This story is for you if...
• You shine on the range but fade on the course. • You tend to think about your swing during rounds.
You practice your rear-end off, but you aren't seeing the results you expect when you play.
Why It's Happening
You've become too mechanics-focused. Thinking about your swing is fine when you're at the range, but when you're on the course and stepping into a shot, the last thing you want to think about is folding your right elbow, or how to trigger your downswing. You'll never play to your potential this way.
Accept that you're going to play with the swing you have at that very moment. That means forgetting about it. Instead, focus on visualizing the exact shot you want to play to the exact spot on the green where you land it. When your mind sees something, it's almost 80 percent of the way to "doing" it. Follow these five steps to do it every time:
1. ASSESS AND SELECT Step off your exact yardage, get a sense of your lie and make a confident club selection. In the situation here, I'm 145 yards from the pin, and based upon my downhill lie and yardage I select a 9-iron.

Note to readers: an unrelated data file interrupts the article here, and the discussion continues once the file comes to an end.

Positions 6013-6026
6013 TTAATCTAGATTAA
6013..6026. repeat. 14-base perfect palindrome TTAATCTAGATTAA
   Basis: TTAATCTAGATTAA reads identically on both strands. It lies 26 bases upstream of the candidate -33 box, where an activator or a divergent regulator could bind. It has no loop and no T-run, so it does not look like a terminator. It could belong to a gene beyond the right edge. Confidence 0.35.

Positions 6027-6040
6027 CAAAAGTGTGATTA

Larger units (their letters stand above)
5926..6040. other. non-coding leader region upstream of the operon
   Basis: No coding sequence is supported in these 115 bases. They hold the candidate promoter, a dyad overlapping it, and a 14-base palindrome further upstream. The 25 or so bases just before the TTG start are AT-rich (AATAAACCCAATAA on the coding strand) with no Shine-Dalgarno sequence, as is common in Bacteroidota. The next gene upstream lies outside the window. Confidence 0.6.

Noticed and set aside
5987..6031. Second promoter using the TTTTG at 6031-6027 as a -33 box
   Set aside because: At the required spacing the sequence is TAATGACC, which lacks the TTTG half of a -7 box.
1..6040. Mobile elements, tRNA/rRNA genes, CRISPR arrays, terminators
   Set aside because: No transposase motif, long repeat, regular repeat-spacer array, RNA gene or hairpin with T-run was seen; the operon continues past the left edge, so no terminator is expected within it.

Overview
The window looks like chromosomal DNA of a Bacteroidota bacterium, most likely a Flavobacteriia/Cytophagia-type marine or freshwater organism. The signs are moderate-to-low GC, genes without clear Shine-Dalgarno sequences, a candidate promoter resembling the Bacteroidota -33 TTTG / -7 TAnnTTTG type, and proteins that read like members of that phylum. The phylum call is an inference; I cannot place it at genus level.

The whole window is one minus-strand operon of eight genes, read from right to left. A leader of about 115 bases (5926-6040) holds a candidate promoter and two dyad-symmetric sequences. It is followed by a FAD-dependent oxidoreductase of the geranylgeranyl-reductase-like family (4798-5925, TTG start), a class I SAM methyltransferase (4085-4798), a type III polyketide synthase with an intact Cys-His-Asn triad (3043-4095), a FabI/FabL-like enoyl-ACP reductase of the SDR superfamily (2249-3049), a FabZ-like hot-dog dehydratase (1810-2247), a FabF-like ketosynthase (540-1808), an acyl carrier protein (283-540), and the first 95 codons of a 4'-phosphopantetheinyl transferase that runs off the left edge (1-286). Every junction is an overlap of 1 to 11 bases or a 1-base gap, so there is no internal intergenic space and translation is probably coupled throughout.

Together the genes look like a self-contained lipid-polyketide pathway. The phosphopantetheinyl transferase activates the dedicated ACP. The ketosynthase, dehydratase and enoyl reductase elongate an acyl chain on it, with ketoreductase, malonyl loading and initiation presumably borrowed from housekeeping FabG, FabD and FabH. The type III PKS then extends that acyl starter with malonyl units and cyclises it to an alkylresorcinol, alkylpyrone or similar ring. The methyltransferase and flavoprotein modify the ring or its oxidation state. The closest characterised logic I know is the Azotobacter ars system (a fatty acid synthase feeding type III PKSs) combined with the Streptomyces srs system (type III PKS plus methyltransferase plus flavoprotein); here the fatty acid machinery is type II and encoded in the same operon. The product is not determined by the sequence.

2. DETERMINE SHOT SHAPE Stand behind your ball and visualize the line that your lie will produce. Here, I'm thinking that the downhill lie with the ball slightly above my feet will move the ball a tad right to left.
3. PICTURE THE BALL FLIGHT While standing behind the ball, visualize your ballflight and choose a point on the horizon where you want the ball to start. Here, I choose a "V" in the branches of the tree directly behind and to the right of the pin, and I picture the ball starting at that "V," turning a little right to left, landing on the green, taking two hops and rolling into the hole. Be specific with your imagination.
4. ADDRESS THE STARTING LINE Stand square to your start line and draw an imaginary straight line to your point on the horizon. Commit to this line, and use it to align your clubface, stance, hips and shoulders.
5. SEE THE RESULT As you start your swing, create an image in your mind of your ballflight once again. The better your visual image, the quieter your tempo will be, and the better your golf shot.